Věra Chytilová, 'Daisies'. Film still courtesy Second Run DVD

Věra Chytilová’s 1966 surrealist and anarchic farce follows the misadventures of two bored and rebellious young Czech women. The women, both called Marie, revolt against a degenerate and oppressive society, attacking symbols of wealth and bourgeois culture. Daisies is a riotous, hilarious and aesthetically rich film that is widely considered one of the great works of feminist cinema.

The film was selected by artist Lucy Stein. Lucy’s work builds on an engagement with British modernist painting, feminist theory and women’s literature and includes painting, performance and film. She lives and works in Cornwall.


The first time I watched Daisies was in the late naughties, in winter, in Berlin. I had known about it for a long time and was often told that I was, in style and career choices, ‘very Daisies’. I felt like I’d seen it for years before I actually had. Finally, after a deeply unsatisfying night at an art event in Mitte, my friend Rosie said right that was it we were going home to watch it as she had just acquired it on DVD.

We ended up watching it in a state of inebriation five times back to back and the experience of watching it like that was instructive. Daisies disrupted our sense of time and space and we were able to concentrate very intently and eventually everything on the periphery of our senses began to take precedence over the centre. Double vision maybe.

Daisies takes you on a de-centred and anarchic journey, so all the giggles and noises and creaks and high-pitched ‘vadi? nevadi’ (meaning ‘does it matter, no it doesn’t matter’) begin to work on you in a surround-sound cinematic experience kind of way and it gets into your nervous system.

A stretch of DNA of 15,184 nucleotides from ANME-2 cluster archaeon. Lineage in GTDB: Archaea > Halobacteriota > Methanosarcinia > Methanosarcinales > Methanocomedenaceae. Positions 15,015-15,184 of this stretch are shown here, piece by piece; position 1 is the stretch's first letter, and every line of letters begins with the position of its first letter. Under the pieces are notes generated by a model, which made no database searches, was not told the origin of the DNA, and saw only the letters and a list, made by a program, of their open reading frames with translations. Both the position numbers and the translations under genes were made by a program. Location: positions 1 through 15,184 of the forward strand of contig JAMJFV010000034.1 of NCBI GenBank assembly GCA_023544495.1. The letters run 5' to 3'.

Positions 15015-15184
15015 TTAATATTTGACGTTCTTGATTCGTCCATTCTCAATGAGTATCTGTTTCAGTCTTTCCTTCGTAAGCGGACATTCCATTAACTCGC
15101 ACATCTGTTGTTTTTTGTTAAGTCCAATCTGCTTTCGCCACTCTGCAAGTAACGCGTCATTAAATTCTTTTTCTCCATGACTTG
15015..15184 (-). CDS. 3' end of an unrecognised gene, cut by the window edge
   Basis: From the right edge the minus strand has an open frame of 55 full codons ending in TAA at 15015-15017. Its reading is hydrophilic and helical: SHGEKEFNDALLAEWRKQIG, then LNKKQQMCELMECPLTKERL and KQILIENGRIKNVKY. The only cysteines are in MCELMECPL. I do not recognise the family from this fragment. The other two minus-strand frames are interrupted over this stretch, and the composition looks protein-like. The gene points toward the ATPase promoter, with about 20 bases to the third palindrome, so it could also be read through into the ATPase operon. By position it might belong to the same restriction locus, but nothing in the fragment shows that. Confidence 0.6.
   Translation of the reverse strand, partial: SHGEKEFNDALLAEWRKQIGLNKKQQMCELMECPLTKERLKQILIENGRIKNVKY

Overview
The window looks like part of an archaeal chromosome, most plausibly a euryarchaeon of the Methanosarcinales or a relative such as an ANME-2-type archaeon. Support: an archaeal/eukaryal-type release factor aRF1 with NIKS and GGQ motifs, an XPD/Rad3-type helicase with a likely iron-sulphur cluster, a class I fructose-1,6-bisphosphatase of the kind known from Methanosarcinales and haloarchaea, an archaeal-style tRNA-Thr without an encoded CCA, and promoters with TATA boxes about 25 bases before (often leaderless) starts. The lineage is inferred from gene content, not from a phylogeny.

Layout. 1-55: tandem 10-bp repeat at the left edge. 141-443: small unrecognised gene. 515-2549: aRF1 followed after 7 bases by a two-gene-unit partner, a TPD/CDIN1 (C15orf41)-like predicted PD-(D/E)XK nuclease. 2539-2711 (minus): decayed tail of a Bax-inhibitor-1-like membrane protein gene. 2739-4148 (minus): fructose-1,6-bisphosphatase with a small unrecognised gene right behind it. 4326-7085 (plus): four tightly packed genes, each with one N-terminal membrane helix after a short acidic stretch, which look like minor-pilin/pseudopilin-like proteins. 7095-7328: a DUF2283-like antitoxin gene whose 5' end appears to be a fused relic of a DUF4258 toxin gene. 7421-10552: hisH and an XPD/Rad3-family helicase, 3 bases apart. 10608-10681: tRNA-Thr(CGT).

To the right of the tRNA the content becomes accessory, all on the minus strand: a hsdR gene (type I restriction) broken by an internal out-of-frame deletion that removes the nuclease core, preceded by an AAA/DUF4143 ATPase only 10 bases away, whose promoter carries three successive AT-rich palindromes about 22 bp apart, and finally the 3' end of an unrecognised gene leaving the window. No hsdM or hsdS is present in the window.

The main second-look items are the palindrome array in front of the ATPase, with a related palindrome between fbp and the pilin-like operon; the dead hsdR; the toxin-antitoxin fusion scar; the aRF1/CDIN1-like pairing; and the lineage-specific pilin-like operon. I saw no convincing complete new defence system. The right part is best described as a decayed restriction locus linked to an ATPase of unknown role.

Every time I watch it now I go back into that dark and magical post-war micro-macro space of a centre that is unstable and not holding, and I feel nostalgic for my own past, drifting around a Europe on the cusp, and nostalgic for an old Europe that no longer exists, despite all the horrors and ghosts that accompany its memory.

And yet young women continue to exist. One of the central themes of Daisies is something that had struck me as a teenager in the 1990s and that is that when two young women act together a power is unleashed that spins the world a bit on its axis. An uncanniness is generated that starts to direct the narrative and strange things happen, the most obvious and common of which is that the two women start to mimic one another. Though throughout the film the women’s behaviour is purposeful and deliberate, however wanton and abandoned they may appear, it’s the feeling of a heightened, aroused, playful and slightly sinister atmosphere that Chytilova and the actresses and Ester Krumbachova, the set and costume designer, manage to evoke that makes me love it so much. Perhaps it’s the female sexuality on display, eroticism channelled through a female director subverting the male gaze, or perhaps it’s a poisonous hormonal soup that is invoked, one that many women will recognise as leading to reckless and nihilistic behaviours. Whatever it is the high-pitched giggles take me back to a place that feels familiar and dangerous.

The first scene with the creaking noises suggests that the women are marionettes, knowing puppets. Both women, played by Jitka Cerhová and Ivana Karbanová, are called Marie, presumably with a nod to the so-called virgin/whore dichotomy, that binarisation of the archetypal woman that held for millennia in Europe. The Mary/Mary of the doting virgin mother and the Magdelen, the fallen one.